Archived posting to the Leica Users Group, 2000/08/31

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Subject: RE: [Leica] oh, Canada! OR a real 'real world' lens test
From: "Dan Honemann" <>
Date: Thu, 31 Aug 2000 23:23:31 -0400

Johnny and Steve,

Thanks for the great advice--as always.

> 19 is a bit deceptive. It's actually on the 90. The figures crossing in
> foreground make it look wider. I guess I was about 12-15 feet away.

I realized it must have been the 90 after I read your addendum post (which I
hadn't seen before asking my question)--I went back and looked again and it
became clear it was the longer focal length.  Nice job with that 90, too!

> Obviously with the 90 wide open you have to focus *very* carefully, and at
> low shutter speeds you have to take your time. But the main thing is, and
> this sounds like Zen probably, just becoming part of the crowd. Darkness
> helps a lot as you can stay out of the light if you wish, in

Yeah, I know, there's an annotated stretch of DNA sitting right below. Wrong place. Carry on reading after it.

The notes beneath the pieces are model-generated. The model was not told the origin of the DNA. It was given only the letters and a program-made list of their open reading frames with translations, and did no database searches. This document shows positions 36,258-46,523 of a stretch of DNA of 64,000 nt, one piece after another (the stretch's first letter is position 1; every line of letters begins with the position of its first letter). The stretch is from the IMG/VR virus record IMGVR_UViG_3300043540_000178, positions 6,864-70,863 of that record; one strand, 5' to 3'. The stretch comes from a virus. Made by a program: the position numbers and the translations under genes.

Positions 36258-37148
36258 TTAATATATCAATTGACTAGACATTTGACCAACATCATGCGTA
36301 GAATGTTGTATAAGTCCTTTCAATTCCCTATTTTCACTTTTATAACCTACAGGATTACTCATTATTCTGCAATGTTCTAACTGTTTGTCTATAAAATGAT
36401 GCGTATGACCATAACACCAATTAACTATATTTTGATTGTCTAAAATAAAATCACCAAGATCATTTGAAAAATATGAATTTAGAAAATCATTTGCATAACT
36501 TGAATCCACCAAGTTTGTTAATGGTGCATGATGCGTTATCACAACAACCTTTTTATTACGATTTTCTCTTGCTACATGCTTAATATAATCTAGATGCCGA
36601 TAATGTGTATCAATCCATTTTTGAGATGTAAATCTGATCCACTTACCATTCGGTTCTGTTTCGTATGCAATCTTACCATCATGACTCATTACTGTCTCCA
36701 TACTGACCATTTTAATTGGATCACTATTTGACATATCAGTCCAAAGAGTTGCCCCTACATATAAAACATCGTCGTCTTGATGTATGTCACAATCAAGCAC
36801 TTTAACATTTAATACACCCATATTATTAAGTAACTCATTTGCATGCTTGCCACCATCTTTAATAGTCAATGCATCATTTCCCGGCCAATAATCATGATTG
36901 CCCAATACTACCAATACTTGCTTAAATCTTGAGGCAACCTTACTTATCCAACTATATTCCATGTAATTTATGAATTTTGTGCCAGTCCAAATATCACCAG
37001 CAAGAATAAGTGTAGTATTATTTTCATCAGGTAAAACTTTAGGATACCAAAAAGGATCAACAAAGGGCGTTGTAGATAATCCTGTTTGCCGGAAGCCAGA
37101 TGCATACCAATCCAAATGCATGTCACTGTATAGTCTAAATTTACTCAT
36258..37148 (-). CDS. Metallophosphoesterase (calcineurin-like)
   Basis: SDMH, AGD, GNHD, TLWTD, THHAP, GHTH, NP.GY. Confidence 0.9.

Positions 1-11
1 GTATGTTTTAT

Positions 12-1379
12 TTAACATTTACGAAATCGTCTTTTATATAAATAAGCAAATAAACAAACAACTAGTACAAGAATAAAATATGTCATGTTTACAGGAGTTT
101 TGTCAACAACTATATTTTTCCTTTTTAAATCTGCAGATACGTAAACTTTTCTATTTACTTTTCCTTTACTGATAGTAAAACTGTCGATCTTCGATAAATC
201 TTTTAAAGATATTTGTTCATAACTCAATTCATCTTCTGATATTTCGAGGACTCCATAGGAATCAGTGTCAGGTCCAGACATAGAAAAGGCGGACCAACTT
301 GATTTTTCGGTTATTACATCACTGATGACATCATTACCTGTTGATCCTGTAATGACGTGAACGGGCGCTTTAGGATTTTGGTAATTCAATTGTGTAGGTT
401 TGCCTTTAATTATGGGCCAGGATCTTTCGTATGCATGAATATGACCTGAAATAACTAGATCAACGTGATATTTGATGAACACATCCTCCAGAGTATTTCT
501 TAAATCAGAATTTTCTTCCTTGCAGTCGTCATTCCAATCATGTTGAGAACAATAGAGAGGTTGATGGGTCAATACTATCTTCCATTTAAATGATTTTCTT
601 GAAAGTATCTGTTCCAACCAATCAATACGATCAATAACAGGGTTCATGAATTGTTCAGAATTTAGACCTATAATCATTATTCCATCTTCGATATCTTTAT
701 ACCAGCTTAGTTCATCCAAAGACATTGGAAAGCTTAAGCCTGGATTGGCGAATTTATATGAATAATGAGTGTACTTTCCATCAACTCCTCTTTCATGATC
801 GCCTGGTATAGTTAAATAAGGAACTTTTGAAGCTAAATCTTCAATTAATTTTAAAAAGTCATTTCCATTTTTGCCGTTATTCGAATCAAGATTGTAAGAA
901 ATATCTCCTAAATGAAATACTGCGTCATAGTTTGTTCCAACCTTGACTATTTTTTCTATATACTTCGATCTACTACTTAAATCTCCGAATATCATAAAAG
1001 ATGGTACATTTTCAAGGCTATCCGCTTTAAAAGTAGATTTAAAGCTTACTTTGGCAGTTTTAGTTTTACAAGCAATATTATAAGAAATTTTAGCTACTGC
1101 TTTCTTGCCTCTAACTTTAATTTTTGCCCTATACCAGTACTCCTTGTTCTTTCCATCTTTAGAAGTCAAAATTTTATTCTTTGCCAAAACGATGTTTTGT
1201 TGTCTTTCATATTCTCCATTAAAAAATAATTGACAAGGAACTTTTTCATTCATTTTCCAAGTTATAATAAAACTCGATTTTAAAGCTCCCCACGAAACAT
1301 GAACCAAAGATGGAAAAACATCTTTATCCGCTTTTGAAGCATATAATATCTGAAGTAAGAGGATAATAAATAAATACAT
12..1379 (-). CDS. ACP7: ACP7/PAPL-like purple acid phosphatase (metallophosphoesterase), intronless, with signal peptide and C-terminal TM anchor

> which case you are essentially invisible to anyone *in* the light.

Zen is right up my alley, having been a practitioner along those lines for
many years (beginning with a stint at an honest-to-goodness zen monastery
back in my late teens, inspired in part by that toilet-paper novelist Jack,
his pal Alan and the gang :)).  So I know what you mean here, and I find it
the greatest challenge and, for me, the most exciting one.

I'm slowly transitioning from a period of having to concentrate on the
equipment (setting the exposure, focus, composing) to being able to keep
attention open to what's going on--and that latter stance brings the
invisibility you mention.  No one seeing, just seeing.  Then the photo takes
itself. :)

A good practice might be to go out into the fray and _not_ shoot for some
period of time, just let the camera dangle from the strap, waiting until
that sense of open attention is present--that clarity--and only _then_ take
up the camera and see what happens.  Hadn't thought of that approach till
just now, so I'll experiment with it next time and see what happens.

Thanks again,